Denver councilwoman Robin Kniech won’t run for mayor but wants to be a resource to those who might

Robin Kniech has won three citywide elections.

Despite the urging of constituents and the years of speculation from political insiders who see her as a smart and capable politician, she will not be trying to win a fourth in Denver’s wide open 2023 mayor’s race.

She’s not considering her options or on the fence. She out, she told The Denver Post.

“It was humbling to have people approaching me pretty frequently asking me to run. When people ask you to step up, you think about it,” Kniech said. “But it was never my plan.”

Kniech, 47, became the first out LGBTQ person elected to the Denver City Council when she won her first term in 2011.

During her 11 years representing the city at large, she’s been at the center of major policy changes. She celebrated when the council established a higher, citywide minimum wage in 2019, a bill she sponsored. She breathed a sigh of relief when the council adopted an affordable housing mandate in June, an issue she had worked on for more than a decade.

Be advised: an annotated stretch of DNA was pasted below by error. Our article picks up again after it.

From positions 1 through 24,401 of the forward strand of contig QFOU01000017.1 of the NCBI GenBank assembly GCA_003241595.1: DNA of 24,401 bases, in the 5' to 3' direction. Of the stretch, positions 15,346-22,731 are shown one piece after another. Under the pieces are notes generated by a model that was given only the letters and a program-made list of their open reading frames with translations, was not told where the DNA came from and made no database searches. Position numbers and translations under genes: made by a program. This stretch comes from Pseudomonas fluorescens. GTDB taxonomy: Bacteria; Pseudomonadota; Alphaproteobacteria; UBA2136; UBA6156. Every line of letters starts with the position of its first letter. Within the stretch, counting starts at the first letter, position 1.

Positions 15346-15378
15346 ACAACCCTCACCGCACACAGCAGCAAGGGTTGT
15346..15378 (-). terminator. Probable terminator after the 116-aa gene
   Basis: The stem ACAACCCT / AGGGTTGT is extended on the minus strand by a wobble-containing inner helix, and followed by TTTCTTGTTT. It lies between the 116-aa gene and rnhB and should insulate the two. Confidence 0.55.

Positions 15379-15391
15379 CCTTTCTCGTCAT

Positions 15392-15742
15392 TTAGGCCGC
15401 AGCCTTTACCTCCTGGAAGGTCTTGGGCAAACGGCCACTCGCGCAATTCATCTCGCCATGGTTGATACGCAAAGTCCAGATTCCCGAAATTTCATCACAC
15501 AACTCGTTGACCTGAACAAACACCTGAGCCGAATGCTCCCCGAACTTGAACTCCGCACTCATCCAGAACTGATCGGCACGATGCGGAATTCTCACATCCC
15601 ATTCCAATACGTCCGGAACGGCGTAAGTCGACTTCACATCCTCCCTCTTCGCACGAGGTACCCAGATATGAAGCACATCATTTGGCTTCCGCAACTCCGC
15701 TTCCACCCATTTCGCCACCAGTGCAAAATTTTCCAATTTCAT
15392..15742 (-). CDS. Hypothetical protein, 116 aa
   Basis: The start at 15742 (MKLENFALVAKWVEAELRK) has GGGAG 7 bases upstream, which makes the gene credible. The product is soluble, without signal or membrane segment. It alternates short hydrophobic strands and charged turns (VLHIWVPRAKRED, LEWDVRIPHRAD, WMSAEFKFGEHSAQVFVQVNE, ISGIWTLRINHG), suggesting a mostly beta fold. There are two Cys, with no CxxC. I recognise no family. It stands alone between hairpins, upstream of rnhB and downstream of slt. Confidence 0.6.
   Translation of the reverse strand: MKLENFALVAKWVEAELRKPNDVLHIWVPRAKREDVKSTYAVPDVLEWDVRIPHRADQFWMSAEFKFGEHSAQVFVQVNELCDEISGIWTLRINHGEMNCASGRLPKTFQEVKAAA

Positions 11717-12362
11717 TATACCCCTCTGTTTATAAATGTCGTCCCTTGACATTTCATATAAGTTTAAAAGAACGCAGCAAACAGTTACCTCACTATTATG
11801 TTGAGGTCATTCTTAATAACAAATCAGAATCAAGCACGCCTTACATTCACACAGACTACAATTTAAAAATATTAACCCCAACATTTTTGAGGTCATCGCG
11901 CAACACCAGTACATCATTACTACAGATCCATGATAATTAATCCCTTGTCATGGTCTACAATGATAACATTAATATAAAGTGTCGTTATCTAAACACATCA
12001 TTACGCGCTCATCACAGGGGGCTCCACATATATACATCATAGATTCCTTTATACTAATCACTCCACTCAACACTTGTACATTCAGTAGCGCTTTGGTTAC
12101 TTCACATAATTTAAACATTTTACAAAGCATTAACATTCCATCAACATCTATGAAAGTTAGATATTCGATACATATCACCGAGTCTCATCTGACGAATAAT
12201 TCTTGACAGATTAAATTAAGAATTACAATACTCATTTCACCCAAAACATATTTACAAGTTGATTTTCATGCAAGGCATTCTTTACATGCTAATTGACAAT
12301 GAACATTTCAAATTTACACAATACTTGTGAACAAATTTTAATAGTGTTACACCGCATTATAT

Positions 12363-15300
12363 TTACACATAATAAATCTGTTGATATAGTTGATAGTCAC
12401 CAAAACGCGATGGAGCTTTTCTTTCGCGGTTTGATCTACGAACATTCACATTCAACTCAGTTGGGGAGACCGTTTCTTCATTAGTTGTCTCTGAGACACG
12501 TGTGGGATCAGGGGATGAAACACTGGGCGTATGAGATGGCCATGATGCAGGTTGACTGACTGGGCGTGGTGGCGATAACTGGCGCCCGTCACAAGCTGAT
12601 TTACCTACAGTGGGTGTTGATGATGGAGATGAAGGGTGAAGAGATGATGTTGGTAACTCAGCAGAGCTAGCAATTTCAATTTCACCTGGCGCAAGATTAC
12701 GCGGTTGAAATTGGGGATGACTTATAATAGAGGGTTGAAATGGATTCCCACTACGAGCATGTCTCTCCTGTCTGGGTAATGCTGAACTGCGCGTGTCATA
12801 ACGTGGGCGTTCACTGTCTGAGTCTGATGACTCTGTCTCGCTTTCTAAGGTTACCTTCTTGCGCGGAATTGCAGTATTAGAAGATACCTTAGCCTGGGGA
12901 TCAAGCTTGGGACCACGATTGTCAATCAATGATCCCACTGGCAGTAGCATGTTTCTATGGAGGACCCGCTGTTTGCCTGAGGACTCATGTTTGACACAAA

There are personal reasons for Kniech’s decision.

She and her family have dealt with serious health problems in the last year. That is not preventing her from any would-be runs for office but she acknowledges that being a public official has taken a physical toll.

Her son was 2 years old when she was first elected in 2011. He’s 13 now. The COVID-19 pandemic reinforced the value of being home.

“Neither of us can remember a time when I wasn’t gone and away a lot,” Kniech said. “I certainly believe that governing is compatible with families. I’ve done it for 12 years. But I think that I need some recovery time.”

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Kniech wants to be a resource to Denver’s future leaders. Her idea of who holds political office had to change before she ran. She was a fresh law school graduate from a working-class Milwaukee family when she came to Denver. She was elected as an out lesbian with a two-year-old. She feels Denver is in need of some “mom energy.”

“If we nurture the city and we pass bold policies that are effective and keep our voices collectively raised for some national attention then I think we have the potential to get through what is going to be a rough period,” she said.

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